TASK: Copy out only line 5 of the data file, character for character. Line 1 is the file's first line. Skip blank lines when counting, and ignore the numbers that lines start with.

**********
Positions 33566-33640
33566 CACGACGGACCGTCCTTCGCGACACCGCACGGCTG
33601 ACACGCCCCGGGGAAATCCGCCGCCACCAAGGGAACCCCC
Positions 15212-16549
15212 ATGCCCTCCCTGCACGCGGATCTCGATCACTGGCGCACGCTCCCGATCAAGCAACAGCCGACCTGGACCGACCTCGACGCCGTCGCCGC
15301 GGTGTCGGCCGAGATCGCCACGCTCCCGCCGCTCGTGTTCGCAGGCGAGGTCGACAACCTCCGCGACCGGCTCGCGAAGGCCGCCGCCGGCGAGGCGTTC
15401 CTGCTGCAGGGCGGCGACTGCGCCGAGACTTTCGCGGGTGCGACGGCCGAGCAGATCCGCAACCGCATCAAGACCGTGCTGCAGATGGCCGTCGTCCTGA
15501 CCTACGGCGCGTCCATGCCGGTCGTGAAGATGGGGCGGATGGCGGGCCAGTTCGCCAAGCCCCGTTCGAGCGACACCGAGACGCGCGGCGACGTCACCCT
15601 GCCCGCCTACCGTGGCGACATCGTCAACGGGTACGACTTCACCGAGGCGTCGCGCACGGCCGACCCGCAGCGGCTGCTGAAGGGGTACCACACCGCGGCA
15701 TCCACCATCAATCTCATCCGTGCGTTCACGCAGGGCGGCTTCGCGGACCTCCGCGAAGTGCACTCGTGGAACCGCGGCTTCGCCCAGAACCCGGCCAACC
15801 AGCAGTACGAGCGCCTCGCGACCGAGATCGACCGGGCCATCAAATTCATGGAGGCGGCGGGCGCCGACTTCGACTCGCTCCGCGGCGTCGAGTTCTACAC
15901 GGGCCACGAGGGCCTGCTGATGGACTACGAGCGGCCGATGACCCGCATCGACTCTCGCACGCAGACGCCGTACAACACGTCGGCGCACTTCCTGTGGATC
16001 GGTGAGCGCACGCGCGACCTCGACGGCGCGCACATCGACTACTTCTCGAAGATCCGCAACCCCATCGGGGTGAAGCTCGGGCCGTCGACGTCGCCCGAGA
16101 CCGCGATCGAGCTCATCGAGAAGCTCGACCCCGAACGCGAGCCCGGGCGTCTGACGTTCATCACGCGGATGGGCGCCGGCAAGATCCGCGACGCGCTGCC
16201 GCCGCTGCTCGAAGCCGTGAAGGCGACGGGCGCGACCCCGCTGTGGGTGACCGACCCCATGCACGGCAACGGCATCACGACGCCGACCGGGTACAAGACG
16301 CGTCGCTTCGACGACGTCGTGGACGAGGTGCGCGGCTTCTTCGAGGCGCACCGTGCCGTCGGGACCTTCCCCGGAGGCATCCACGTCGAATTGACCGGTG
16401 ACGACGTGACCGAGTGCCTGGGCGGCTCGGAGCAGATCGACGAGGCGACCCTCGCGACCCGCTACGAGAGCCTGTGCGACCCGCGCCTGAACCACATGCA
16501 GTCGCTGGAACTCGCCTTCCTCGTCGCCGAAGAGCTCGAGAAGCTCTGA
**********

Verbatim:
15212 ATGCCCTCCCTGCACGCGGATCTCGATCACTGGCGCACGCTCCCGATCAAGCAACAGCCGACCTGGACCGACCTCGACGCCGTCGCCGC